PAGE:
When Your Daily Driver is Your Overland Rig

  • Guest, You can choose a light or dark theme that works best for you with the "Style Chooser" botton at the very bottom left of this page!

Corrie

Rank VI
Staff member
Moderator
Founder 500
Member
Supporter

Influencer I

2,779
Dublin, CA
Member #

0000

Last edited:

LawnDart

Rank I
Member

Contributor I

233
Portland, Oregon
Member #

0833

Corrie, if you could please re-title this awesome article to "So, your Overland Rig is Your Daily Driver?". Hahahah. I'm kidding. This was another great one.
Thanks. I tried to focus on stuff that regardless of make/model of your rig, would still be applicable. As I've seen the same general issues occur regardless if you're driving a smaller rig or not.
 

Joey D

Rank IV
Founder 500
Member

Enthusiast III

1,018
Holladay, UT
Member #

452

Great article, I'm just really glad Salt Lake has great public transportation options so I only need to drive a couple miles to the train station and I can take it into the city for work. Keeps the miles off and makes it so I'm not guzzling a tank and a half a week. My wife has a Ford Focus too so when need be we just take that and my truck can chill at home.
 

pdxplorer15

Rank III
Member

Member III

584
Beaverton, OR
Member #

2294

I'm trying to find a way to make my daily driver my daily overlander. Short of winning the lottery or a generous benefactor, suggestions? :grinning:
 

AZ_Overland

Rank I

Enthusiast I

I find it hard when I read an article that pulls a couple cords in my heart because I know I fall in that category. I'm lucky to work only 5 miles from base camp 1 (also known as home) in which my backup daily is a motorized bicycle that can hit 30mph. However I hate being cold and we'll Arizona drivers aren't known for being incredibly safe or alert. I'm currently building up a small trailer just so I don't feel like I have to stack all my gear on or in my rig especially since I have several children that need to fit in safe and comfortable.

Sent from my SM-N900V using OB Talk mobile app
 
  • Like
Reactions: LawnDart

maktruk

Rank V
Member

Influencer I

2,002
95046
Member #

0912


None y'all got nothin' on me...

I'm on track to logging 100k miles on that Frontier since 2-22-2015
 

Big E

Rank VI
Member

Advocate II

3,127
Morganton, NC
Member #

3420

I teach at an Elementary school, at least the kids find it cool when the truck is muddy, dusty, or filled with goodies for camping. Adults look at me like I am three headed. Oh well.
 

YETI X

Rank III
Member

Enthusiast I

This thread hits very close to home for me. I drive, a LOT, for work, sometimes have to drive clients and have a kid who plays volleyball that I get to drive everywhere and two large dogs (Ridgebacks) who need space too. Because of this, I can't really build my 4Runner into a full-out expedition rig. That said, when I do off-road, I need to take it more easy than some others because I need to be able to get to work and transport the kid and dogs which is hard to do on my KTM. Battle scars, while cool, also don't work when picking up clients who expect an attorney to drive a nicer rig and not a beater.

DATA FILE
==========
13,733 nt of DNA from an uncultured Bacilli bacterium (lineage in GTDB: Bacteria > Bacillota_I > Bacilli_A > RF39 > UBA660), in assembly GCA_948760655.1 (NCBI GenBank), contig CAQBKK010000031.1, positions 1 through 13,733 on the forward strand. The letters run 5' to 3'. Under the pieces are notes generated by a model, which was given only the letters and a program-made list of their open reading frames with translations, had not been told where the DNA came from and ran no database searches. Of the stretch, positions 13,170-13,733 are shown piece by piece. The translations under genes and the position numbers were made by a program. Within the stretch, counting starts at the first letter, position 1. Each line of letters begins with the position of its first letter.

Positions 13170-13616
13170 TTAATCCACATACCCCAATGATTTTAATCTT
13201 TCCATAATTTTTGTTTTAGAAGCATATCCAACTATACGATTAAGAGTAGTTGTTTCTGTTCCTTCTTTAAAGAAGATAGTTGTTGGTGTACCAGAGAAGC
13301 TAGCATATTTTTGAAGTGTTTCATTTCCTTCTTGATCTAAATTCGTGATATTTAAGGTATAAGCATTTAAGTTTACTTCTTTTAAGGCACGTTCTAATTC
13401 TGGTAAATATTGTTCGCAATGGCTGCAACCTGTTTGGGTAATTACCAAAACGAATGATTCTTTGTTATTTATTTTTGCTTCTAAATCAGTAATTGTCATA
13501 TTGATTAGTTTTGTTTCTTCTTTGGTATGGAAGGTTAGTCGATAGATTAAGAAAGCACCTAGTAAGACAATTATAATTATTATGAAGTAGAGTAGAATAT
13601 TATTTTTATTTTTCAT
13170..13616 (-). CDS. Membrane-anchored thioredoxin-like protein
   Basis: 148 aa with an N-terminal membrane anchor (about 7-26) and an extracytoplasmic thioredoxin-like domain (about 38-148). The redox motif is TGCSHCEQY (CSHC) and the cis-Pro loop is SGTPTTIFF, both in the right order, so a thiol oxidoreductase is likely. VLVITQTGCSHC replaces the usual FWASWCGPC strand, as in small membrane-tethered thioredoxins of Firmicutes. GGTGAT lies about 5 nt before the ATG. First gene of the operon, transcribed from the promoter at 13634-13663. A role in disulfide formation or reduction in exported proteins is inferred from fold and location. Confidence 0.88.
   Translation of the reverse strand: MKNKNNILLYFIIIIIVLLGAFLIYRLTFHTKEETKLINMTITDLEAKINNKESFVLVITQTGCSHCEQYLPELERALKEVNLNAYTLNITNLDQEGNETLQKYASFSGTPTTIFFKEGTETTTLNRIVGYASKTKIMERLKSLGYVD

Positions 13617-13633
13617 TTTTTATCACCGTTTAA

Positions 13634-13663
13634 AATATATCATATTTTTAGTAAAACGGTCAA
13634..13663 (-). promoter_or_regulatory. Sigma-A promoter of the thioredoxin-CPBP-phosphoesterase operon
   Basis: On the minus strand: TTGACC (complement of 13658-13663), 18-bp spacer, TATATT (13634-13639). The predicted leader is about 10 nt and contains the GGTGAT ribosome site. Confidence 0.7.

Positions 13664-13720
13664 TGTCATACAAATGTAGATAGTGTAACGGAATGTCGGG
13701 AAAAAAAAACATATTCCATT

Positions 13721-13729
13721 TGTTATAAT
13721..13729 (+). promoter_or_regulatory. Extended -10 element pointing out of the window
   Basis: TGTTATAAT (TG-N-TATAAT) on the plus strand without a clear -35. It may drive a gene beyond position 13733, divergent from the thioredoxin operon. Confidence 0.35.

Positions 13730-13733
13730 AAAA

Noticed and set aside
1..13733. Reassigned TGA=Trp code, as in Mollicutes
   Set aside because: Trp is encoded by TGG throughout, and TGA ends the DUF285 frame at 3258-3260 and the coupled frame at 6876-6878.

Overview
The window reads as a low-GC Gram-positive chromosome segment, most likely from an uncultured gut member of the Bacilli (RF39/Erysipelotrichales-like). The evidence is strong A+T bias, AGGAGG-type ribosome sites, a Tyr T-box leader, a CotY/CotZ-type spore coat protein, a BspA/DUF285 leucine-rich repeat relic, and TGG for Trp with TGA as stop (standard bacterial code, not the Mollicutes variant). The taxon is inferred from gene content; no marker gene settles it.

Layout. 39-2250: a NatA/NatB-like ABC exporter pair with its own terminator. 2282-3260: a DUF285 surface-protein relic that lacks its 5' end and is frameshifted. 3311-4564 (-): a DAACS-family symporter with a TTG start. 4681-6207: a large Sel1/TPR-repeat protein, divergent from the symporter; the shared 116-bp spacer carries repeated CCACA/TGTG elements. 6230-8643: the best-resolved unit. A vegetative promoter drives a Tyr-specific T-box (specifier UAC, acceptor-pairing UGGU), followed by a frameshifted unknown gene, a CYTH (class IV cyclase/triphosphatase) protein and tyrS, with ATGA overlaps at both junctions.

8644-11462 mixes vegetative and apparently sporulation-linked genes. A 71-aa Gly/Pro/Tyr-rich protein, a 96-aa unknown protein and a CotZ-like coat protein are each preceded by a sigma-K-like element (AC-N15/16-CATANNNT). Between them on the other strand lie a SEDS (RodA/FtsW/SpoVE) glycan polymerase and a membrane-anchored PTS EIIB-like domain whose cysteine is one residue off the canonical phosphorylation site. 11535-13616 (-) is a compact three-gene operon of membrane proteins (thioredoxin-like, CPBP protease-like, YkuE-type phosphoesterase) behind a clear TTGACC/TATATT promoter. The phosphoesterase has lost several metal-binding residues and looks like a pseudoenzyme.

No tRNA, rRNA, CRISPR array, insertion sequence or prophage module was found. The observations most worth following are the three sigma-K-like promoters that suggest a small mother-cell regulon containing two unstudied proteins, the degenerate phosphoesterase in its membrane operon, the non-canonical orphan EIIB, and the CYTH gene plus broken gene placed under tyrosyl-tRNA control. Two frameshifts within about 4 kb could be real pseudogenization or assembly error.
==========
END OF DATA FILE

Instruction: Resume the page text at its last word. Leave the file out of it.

My plans are to do something like the C4 Fabrications partial front bumper, aluminum skid plates, sliders and a rear bumper. (Does anyone make a rear bumper where the swing out can be removed?) I will not be building a drawer system, but will build a low profile platform with tie down racks and store my gear in Pelican cases and keep food, beer, etc. in a cooler. When I get them, I'll leave the Maxtrax and Hi-Lift in the garage and only put them on the rig when I'm actually heading out for a weekend (or longer) trip. My goal is to make it very easy to "gear up" when the time calls for it, but to leave the rig as road-friendly as possible the majority of the time. This way, the 4Runner will be road-friendly for work and M-F, but can easily be converted into a off-road rig.
 

SAC-CA-Runner

Rank V
Member

Advocate III

1,836
Dublin, CA
Member #

2728

This thread hits very close to home for me. I drive, a LOT, for work, sometimes have to drive clients and have a kid who plays volleyball that I get to drive everywhere and two large dogs (Ridgebacks) who need space too. Because of this, I can't really build my 4Runner into a full-out expedition rig. That said, when I do off-road, I need to take it more easy than some others because I need to be able to get to work and transport the kid and dogs which is hard to do on my KTM. Battle scars, while cool, also don't work when picking up clients who expect an attorney to drive a nicer rig and not a beater.

My plans are to do something like the C4 Fabrications partial front bumper, aluminum skid plates, sliders and a rear bumper. (Does anyone make a rear bumper where the swing out can be removed?) I will not be building a drawer system, but will build a low profile platform with tie down racks and store my gear in Pelican cases and keep food, beer, etc. in a cooler. When I get them, I'll leave the Maxtrax and Hi-Lift in the garage and only put them on the rig when I'm actually heading out for a weekend (or longer) trip. My goal is to make it very easy to "gear up" when the time calls for it, but to leave the rig as road-friendly as possible the majority of the time. This way, the 4Runner will be road-friendly for work and M-F, but can easily be converted into a off-road rig.
You can always look at the Wilco Hitchgate. Have one on my 4R and I know their is a 5th Gen running one as well that I always see pics of. I like mine as I'm not a huge fan of the big metal rear bumpers...yet. :-)
 
  • Like
Reactions: tbisaacs